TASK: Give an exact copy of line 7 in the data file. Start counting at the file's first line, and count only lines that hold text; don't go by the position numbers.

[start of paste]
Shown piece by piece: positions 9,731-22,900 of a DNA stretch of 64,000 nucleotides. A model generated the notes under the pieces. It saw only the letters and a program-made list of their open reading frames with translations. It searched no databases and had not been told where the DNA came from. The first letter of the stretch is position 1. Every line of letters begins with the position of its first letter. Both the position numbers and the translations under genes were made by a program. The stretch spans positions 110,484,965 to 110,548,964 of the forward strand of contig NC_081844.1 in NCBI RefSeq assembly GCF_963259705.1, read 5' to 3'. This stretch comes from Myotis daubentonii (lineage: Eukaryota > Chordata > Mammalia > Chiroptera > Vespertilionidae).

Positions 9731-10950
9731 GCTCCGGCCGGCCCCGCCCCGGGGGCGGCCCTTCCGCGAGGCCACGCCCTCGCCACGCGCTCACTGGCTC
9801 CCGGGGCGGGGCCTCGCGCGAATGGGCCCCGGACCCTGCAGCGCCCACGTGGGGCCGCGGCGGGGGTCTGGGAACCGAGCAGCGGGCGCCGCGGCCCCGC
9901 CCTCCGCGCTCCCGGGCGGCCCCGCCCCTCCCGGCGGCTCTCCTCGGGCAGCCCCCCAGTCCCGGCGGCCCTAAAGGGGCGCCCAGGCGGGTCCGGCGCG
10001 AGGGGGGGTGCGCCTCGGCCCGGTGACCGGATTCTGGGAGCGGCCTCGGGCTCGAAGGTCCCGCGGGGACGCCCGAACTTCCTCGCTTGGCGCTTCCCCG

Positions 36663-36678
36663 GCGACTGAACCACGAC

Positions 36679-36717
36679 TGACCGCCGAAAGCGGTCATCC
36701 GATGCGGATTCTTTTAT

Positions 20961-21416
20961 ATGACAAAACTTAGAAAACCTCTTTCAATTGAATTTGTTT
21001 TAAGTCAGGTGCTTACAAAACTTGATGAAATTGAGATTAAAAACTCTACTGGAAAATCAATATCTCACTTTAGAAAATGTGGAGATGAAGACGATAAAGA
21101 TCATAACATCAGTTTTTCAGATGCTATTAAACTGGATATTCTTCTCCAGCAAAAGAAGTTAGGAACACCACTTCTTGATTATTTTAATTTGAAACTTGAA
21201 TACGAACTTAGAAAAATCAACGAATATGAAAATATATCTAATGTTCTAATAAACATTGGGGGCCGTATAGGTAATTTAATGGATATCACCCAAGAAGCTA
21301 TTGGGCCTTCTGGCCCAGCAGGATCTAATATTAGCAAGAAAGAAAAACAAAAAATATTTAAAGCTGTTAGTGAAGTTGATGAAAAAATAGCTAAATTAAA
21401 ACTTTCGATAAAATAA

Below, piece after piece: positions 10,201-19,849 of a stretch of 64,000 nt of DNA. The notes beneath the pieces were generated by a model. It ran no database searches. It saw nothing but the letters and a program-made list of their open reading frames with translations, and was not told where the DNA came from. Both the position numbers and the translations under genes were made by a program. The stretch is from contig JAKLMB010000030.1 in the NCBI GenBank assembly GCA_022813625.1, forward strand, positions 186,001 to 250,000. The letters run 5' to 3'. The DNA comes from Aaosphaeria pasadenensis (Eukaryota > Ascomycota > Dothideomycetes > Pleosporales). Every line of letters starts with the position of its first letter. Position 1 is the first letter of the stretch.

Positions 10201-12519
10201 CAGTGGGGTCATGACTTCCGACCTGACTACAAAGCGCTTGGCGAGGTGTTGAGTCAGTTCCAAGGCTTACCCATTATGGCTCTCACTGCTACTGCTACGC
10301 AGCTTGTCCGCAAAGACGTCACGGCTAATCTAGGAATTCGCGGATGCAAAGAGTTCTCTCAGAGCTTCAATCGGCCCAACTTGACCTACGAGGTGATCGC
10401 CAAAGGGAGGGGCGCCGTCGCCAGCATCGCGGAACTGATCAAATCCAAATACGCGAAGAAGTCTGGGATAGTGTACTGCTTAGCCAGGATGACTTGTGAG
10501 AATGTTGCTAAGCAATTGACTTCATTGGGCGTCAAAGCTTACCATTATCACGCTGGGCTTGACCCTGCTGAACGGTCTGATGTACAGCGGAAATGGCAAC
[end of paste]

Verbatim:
Positions 36663-36678